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Madness in the Bible

Here’s a paper I’ll be reading at the Southwest Regional Meeting of the Evangelical Theological Society in Houston March 2-3.

Click the little box with an arrow and you’ll get a large enough image to read the print.




“A worldview that prohibits the coercion of others who do not share that worldview”

Man Reading Bible

If you fear that a claim that a sacred book has the truth over against another person’s sacred book, this is worth reading. From John Piper’s latest, A Peculiar Glory (p. 281-83):

The Bible is not the private charter of a faith community among other faith communities. It is a total claim on the whole world. God, the creator, owner, and governor of the world, has spoken. His words are valid and binding on all people everywhere. That is what it means to be God. And to our astonishment, his way of speaking with unique, infallible authority in the twenty-first century is through a book. One book. Not many. That is the breathtaking declaration of the Christian Scriptures.

For some of you, this claim presents an enormous obstacle. You may belong to another religion with its own sacred scriptures. You may have no religion. Or you may have your hands in many spiritual pots, attempting to find the most inspiring and helpful parts from all of them. In all these cases, the totality of the claim that the Christian Scriptures lay on you may feel out of the question.

You may feel that the only things such a total claim can breed are intolerance, and then hate, and then violence. You may point to religiously motivated terror in our day or to historical violence in the name of Christianity. An answer to that concern is worthy of an entire book. But short of that, I would briefly ask you to consider another angle.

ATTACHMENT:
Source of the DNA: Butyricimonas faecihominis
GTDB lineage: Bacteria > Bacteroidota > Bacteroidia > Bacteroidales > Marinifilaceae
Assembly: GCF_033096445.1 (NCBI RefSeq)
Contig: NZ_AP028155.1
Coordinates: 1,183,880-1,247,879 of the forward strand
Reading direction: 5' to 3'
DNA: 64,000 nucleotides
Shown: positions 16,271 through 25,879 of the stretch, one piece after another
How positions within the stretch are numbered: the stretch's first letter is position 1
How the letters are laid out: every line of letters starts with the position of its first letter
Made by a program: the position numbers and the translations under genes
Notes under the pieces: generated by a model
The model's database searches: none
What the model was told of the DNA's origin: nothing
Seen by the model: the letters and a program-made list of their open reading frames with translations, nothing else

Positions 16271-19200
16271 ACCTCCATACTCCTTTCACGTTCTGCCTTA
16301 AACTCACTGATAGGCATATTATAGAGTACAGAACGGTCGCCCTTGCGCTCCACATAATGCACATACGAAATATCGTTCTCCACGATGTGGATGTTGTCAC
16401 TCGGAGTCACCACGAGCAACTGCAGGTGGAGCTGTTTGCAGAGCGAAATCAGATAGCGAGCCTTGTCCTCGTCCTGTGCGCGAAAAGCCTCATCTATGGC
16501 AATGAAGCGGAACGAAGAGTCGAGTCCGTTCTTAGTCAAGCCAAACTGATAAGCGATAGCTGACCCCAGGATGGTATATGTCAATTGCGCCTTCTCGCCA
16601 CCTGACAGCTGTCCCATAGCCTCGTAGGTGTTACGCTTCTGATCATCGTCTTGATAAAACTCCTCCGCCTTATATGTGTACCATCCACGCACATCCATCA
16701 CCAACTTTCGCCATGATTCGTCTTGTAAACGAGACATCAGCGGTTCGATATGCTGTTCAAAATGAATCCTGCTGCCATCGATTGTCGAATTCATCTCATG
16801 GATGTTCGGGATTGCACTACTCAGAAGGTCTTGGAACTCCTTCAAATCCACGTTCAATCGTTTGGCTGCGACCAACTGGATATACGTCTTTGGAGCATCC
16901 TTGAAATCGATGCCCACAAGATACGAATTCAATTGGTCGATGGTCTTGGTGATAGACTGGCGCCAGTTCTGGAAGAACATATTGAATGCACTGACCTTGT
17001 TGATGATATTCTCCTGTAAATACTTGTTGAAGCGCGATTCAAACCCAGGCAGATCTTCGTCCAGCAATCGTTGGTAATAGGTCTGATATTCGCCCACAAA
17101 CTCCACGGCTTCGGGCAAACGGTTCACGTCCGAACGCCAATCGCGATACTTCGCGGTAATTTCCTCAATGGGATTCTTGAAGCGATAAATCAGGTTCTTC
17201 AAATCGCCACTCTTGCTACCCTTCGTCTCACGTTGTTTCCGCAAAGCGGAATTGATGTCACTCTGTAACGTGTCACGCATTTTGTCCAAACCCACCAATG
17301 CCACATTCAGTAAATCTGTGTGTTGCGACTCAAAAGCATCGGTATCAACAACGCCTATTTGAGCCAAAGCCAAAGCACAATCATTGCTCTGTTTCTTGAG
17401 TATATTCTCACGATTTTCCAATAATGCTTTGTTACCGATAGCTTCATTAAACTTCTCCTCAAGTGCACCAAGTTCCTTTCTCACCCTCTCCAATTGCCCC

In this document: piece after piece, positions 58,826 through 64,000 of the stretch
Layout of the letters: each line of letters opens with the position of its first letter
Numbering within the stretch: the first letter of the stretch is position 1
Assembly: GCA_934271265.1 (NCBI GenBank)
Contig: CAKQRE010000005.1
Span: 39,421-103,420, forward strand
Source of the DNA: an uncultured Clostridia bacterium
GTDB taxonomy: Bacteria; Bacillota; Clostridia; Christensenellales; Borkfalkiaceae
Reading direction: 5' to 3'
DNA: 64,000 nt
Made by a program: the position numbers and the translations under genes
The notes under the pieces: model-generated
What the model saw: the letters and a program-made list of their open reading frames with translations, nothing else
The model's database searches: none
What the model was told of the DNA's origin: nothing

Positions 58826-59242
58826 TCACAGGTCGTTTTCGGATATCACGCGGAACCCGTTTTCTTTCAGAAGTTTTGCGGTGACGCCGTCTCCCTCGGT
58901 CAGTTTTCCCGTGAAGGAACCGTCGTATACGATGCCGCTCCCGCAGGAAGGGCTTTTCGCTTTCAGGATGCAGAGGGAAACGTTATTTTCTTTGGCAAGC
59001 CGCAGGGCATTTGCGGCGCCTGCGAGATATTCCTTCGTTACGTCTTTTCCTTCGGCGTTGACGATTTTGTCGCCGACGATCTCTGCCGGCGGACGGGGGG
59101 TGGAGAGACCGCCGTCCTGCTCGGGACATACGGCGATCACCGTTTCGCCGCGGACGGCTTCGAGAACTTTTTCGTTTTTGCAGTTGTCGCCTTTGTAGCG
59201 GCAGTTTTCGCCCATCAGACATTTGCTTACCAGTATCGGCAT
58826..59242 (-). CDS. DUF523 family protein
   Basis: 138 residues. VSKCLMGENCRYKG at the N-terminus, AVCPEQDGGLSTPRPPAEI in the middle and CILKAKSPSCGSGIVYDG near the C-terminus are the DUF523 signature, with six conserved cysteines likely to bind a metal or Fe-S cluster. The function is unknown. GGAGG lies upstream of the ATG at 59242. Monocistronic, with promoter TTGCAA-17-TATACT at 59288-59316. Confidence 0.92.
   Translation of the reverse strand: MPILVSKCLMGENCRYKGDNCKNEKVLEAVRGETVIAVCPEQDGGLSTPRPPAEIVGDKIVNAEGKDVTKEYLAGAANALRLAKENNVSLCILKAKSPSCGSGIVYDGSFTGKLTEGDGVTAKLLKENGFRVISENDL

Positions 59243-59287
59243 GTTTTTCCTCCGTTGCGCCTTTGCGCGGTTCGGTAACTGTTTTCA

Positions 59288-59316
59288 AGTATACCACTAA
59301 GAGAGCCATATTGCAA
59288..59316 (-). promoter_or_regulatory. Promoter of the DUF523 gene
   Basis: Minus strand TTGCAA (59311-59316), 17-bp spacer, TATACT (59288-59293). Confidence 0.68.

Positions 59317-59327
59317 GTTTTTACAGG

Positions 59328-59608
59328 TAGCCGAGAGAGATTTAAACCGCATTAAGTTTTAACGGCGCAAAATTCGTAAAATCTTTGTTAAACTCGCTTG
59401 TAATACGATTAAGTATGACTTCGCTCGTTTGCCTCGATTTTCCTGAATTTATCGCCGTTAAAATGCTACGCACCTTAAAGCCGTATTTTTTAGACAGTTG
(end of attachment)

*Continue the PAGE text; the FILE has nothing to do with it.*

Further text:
Does reason and history show that totalitarian abuses of ethnic and religious minorities are avoided by the avoidance of religious absolutes? The great horrors of the twentieth century were not perpetrated by lovers of God—six million Jews murdered in Germany, and sixty million people killed or starved under the Soviet regime, and forty million destroyed under the Chinese Cultural Revolution of Mao Zedong, and over a million purged in the Communist Killing Fields of Cambodia. These atrocities were pursued by those who considered biblical religion (and all other religions that give allegiance to God over the state) to be a threat. In other words, the solution to the historic problem of religious violence is not irreligion. We have tasted the horrors of those who exalt themselves above the absolutes of religion.

Is it not obvious (or at least, very likely) that where God is rejected as an authority over us, we tend to put ourselves in that authority? And if we are our own supreme authority, there is no way for us to be checked in what we justify. This is what happened with Hitler, Stalin, Mao, and Pol Pot. There was no one above them—no God and therefore no law—that they would be accountable to.

Which leads to the seemingly paradoxical conclusion that we need a worldview that contains truth that has higher authority than ourselves and that prohibits the coercion of others who do not share that world-view. Let me say the paradox again: violence against ethnic and religious minorities is best prevented by holding to a faith in the absolute claims of the biblical God, because his truth not only limits our self-exaltation but also forbids coercion as a way of getting compliance with our faith.